“Of course, we may do things today that will influence the future trajectory that humans follow and that could substantially change the total number of humans that come into existence. “
I don’t think that would be a good measure of success. There ought to be more to life than existence. Trouble is the proper measure of success depends on values and probably can’t be measured even if we could articulate them. Is a thousand happy people better than a million in misery?
Yes, I agree that we should be able to consider problems we face today as well as how what we do now might impact the future. Of course, as you say, the balance will depend on our values.
Yes, this does indeed seem to be the case. Judgements that are made about discounting and longtermism both often seem to be based on justifying maintaining some kind of status quo, rather than a genuine desire to do what is “right” (although I realise that this is non-trivial to define).
I also noted the apparent similarity between discounting and longtermism, even though they should be in opposition.
Indeed. I was mostly just highlighting how decisions we make today could have a big impact on how many people come into existence in the far distant future. I don’t really see a good reason why we should worry too much about this.
I don’t really see a good reason why we should worry too much about this.
I think it would be a good idea if we (as a species) could live within the resources available, so future population sizes are something we should be thinking about, but I think it is more a near term issue that will have been resolved in the distant future as culture adapts to technological change (especially medical advances). At least I hope so (although I am reminded a bit of the documentary “Idiocracy” ;o)!
To me the Golden rule is more a show stopper than a good start.
Try this at home. Say you want to eat a croissant. If you eat it, someone else will not eat it. If you apply the Golden rule, nobody will ever eat the croissant. This applies in general, whenever symmetry breaks, but the problem is at its worse when there are six croissants. Don’t ask me why. It just is.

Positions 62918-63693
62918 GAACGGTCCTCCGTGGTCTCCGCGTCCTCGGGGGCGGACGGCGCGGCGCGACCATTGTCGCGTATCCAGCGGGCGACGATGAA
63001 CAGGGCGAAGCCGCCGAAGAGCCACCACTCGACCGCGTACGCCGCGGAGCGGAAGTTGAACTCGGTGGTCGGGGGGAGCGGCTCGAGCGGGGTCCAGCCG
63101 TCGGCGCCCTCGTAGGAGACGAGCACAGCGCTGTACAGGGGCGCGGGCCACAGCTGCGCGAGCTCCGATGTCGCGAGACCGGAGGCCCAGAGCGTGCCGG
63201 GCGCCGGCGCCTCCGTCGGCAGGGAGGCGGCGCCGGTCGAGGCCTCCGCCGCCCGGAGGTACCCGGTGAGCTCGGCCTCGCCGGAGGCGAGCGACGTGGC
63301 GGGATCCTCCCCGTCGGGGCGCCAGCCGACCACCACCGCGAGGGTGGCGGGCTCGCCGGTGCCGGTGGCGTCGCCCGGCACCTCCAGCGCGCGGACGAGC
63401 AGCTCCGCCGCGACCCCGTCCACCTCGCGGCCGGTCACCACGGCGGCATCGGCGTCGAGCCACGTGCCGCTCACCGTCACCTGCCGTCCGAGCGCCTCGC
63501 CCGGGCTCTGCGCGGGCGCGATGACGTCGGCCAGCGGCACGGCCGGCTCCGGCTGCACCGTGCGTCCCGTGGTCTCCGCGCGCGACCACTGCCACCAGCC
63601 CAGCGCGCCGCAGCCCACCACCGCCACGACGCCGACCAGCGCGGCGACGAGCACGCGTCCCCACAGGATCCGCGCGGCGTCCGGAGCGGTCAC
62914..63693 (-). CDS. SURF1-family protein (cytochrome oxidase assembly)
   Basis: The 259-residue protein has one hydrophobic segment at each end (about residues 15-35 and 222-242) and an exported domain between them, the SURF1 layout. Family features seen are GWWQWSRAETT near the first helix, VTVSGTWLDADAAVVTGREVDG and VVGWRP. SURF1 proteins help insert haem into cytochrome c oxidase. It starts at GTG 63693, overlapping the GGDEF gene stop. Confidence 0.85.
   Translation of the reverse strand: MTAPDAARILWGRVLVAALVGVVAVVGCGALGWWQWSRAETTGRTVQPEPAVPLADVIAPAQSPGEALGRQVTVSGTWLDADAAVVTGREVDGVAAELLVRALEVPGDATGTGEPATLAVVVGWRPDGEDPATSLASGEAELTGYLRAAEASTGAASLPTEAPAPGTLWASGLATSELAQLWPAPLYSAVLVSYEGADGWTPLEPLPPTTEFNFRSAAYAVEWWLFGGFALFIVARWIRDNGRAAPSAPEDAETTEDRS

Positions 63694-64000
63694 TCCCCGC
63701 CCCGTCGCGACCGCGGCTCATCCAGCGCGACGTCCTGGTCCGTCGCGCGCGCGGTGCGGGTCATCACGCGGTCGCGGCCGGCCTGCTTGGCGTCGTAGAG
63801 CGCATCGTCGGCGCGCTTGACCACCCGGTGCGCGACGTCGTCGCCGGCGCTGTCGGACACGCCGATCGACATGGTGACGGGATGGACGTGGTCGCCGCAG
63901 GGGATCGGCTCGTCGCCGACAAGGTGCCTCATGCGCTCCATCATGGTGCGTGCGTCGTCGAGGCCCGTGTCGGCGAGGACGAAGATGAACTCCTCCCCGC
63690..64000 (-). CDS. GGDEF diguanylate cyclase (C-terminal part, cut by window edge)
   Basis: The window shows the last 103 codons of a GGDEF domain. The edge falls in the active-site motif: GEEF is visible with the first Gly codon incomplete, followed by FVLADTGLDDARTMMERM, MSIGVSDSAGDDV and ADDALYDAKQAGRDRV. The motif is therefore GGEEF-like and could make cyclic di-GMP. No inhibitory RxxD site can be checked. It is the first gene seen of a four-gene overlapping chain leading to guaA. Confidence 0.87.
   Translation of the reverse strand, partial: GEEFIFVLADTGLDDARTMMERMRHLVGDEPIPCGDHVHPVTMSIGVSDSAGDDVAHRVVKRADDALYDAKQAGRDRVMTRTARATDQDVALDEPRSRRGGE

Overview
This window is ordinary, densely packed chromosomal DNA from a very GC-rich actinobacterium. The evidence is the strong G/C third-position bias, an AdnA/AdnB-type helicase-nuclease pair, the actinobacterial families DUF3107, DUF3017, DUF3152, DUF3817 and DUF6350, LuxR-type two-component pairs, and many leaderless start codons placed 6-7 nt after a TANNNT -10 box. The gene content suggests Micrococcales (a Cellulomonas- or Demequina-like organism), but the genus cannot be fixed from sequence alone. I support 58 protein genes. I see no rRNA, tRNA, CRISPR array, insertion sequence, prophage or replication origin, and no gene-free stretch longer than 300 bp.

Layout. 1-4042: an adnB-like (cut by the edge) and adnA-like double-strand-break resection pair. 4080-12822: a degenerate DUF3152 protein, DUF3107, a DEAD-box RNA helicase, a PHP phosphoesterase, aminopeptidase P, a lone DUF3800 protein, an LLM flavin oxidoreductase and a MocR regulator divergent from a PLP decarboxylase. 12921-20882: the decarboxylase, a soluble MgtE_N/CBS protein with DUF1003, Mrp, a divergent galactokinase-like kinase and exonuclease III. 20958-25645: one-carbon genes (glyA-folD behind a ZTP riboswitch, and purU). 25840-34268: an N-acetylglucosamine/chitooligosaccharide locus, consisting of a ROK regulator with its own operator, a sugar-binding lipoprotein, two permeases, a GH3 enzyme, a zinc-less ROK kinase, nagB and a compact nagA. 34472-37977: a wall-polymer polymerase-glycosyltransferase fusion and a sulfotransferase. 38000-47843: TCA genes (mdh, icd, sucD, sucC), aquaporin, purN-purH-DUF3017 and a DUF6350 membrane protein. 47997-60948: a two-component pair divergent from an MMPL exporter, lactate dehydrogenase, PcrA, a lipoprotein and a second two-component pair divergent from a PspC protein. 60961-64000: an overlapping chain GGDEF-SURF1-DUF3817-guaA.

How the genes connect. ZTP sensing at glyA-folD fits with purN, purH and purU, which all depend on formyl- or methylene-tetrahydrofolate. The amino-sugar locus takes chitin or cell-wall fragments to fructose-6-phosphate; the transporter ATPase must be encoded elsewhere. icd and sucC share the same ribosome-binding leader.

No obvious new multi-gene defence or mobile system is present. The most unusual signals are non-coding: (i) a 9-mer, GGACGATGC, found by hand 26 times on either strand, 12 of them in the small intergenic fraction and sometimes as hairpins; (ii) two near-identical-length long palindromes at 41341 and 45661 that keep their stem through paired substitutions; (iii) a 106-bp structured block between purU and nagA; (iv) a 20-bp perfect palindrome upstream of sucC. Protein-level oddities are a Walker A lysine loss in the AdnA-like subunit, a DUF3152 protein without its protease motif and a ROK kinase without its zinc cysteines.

(Any resemblance with recent biographical events is merely fortuitous.)
Consumption comes with an unfairness that deontological ethics may never be able to resolve. Yet suppose it could. That is, assume that we could act in such a way that is fair and square with everyone including ourselves. Everyone, past, present, possible, future. Also assume omniscience – we know what everyone (I mean *every* one) wants or needs. It is all the same. We are like every single being.
In principle, this framework could only help in cases where there is one best solution, in which the choice is not indifferent, with clear outcomes, etc. In other words, we would be in the perfect world of decision theory.
Now, for the kicker – has anyone really tried to decide anything using decision theory?
Return to the croissant case. You decide that your spouse wants to eat the croissant more than you. They, in turn, decide *you* want to eat the croissant more than you. And so on and so forth.
Hence why there is always one donut left at the workplace, at least until someone is alone and tells themselves – the hell with the Golden rule!
PS: If you are reading this, Simon, we all know it is you who eats the last donut. We leave it for you.
if we consider long enough timescales, there must be existential threats over which we will have little control (super-volcano….., but let’s not get too worried about risks that are comparable to that of these natural threats).
Modulating global radiative equilibrium may be energetically more ambitious than considering how to manage volcanic eruptions, especially in the light of climate-change driven research on advancing the scale and scope of geothermal energy extraction
Considered as energy resources rather than forlorn threats, magma chambers and rifts from Italy to Indonesia and California might pay for their own long-term control with geothermal fields sited to maximize heat transfer from dangerous hot spots. We have the interesting precedent of Iceland using sea water spraying to freeze and divert advancing lava flows to save parts of Sturtsey from incineration or burial.
The hard part is reimagining the grid as a vehicle for underground geoengineering.
Such a non sequiter that I have never seen before. Very rich people putting their own private wealth into whatever THEY think will help the less fortunate. You know, like the Gates Foundation. New lamps for old. Place very mad emoticon here.
It still amounts to selfishness and greed by any other name.
Remember, no one here will ever be in this private sector longtermism crowd. We all are just a bunch of moronic consumers adding to the wealth of the richest people, or some such.
There has never been, nor will there ever be, enough money to go around. Period. Full stop.
You only get rich if things are very unfair to begin with in the first place. D’oh!!!!!! There is every reason to think of better alternatives as that leads to neartermism! The exact opposite of longtermism. Doing the most/best now, rather than procrastination of the very rich private sector into the very far/distant future.
My cynicism has just now reached an all time new low. Only Musk placing billions of people on Mars would make it go lower!
Boo Longtermism, boo! 😦
Hooray Neartermism, hooray! 🙂